Female representation in the media should change because it is the only way we can empower our sisters and daughters. Women have been tainted negatively in the media ever since the media thing began. This has made them believe they are weak since it is something they see from time to time. Changing this negative media effect will not only change the upcoming generation but also alter the future generations to come. Change is inevitable but very important. It is through changes in the media that we have seen women work nowadays. I believe through the same transition, women will feel empowered, and with time, we will have a completely diverse country where men and women have equal chances in society.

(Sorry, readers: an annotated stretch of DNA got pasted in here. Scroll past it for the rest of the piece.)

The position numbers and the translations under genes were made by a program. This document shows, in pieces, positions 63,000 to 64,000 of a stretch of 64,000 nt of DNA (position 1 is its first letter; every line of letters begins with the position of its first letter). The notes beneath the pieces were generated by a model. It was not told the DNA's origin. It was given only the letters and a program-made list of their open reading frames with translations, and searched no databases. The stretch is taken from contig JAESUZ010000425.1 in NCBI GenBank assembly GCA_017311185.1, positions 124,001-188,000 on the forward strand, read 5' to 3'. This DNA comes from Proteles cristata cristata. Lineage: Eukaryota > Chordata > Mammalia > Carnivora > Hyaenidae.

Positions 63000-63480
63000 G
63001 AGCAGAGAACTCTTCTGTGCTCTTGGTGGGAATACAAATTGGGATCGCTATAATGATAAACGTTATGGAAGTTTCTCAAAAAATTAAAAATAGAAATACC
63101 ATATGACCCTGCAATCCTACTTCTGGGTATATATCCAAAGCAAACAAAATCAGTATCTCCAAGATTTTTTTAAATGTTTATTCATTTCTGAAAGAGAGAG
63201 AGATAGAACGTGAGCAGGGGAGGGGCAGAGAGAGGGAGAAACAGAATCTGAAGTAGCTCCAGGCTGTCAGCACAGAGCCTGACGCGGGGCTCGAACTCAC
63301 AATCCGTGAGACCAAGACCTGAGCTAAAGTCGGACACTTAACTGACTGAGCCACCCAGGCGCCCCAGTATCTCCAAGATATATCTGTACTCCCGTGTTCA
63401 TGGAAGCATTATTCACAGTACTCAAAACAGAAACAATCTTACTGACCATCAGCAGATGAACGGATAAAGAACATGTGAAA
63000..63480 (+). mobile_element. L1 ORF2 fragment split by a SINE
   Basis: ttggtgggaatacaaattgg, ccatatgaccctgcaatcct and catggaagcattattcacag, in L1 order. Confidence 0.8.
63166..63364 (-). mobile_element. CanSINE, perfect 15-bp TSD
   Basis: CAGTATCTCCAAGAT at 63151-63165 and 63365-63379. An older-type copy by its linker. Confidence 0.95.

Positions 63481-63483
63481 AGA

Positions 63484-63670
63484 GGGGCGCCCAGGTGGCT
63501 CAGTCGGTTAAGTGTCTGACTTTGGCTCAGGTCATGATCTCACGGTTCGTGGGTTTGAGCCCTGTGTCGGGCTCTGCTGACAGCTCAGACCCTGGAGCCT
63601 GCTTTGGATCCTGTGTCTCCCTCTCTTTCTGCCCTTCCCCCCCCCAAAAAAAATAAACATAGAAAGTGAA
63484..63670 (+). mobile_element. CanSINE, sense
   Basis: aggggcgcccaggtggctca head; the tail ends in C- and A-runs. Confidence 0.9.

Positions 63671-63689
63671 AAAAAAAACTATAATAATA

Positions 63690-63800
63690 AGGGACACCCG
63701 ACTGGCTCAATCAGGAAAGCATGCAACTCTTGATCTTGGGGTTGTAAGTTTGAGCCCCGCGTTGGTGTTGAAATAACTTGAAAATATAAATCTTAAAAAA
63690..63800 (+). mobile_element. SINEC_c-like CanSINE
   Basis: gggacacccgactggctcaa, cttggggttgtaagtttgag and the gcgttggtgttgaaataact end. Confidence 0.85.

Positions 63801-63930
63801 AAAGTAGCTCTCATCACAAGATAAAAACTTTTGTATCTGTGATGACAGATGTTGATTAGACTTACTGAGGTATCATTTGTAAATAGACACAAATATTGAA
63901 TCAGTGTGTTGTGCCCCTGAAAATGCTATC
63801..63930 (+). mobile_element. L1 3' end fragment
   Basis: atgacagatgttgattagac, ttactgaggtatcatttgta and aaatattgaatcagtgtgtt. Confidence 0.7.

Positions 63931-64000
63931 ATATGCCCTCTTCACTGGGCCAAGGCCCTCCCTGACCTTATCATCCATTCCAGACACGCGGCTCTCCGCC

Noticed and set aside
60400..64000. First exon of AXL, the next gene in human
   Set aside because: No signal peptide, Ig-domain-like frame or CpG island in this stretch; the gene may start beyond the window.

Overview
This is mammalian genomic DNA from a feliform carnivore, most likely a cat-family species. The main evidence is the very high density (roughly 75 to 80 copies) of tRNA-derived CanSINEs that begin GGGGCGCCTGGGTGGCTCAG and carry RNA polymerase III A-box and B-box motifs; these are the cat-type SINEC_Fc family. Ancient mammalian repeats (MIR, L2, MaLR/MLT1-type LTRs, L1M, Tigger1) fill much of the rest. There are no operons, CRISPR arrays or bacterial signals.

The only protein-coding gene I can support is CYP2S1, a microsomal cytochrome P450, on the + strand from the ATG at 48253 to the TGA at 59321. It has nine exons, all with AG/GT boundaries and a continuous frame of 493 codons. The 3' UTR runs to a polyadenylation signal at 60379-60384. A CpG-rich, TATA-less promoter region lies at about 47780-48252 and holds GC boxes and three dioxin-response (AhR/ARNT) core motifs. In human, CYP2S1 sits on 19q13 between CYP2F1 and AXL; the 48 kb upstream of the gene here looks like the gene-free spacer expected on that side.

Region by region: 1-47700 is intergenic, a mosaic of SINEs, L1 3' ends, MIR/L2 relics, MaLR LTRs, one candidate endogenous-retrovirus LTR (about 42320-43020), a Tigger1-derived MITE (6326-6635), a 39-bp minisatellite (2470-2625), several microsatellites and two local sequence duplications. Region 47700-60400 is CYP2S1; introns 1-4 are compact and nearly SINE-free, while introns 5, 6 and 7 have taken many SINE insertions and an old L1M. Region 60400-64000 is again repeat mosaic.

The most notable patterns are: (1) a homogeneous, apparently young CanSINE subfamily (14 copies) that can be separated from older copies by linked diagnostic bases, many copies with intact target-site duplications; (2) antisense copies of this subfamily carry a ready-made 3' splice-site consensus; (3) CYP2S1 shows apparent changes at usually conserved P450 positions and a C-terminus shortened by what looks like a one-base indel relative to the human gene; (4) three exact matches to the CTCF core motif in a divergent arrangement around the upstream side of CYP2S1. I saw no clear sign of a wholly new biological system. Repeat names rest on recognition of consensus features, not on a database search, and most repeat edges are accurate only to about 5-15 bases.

In conclusion, media houses are privately operated business activities; they rely on people as their customers to create business opportunities and generate profits. The media has been for a long period tainting black women’s ability from the beginning. They are treated just like the products in the advertisements they are used in, and this lowers their dignity to greater levels. It is important that the media consider redeeming women by creating a different imagery of female identity. This is evitable because women are the flowers of this world; they should feel free and happy about who they are in society.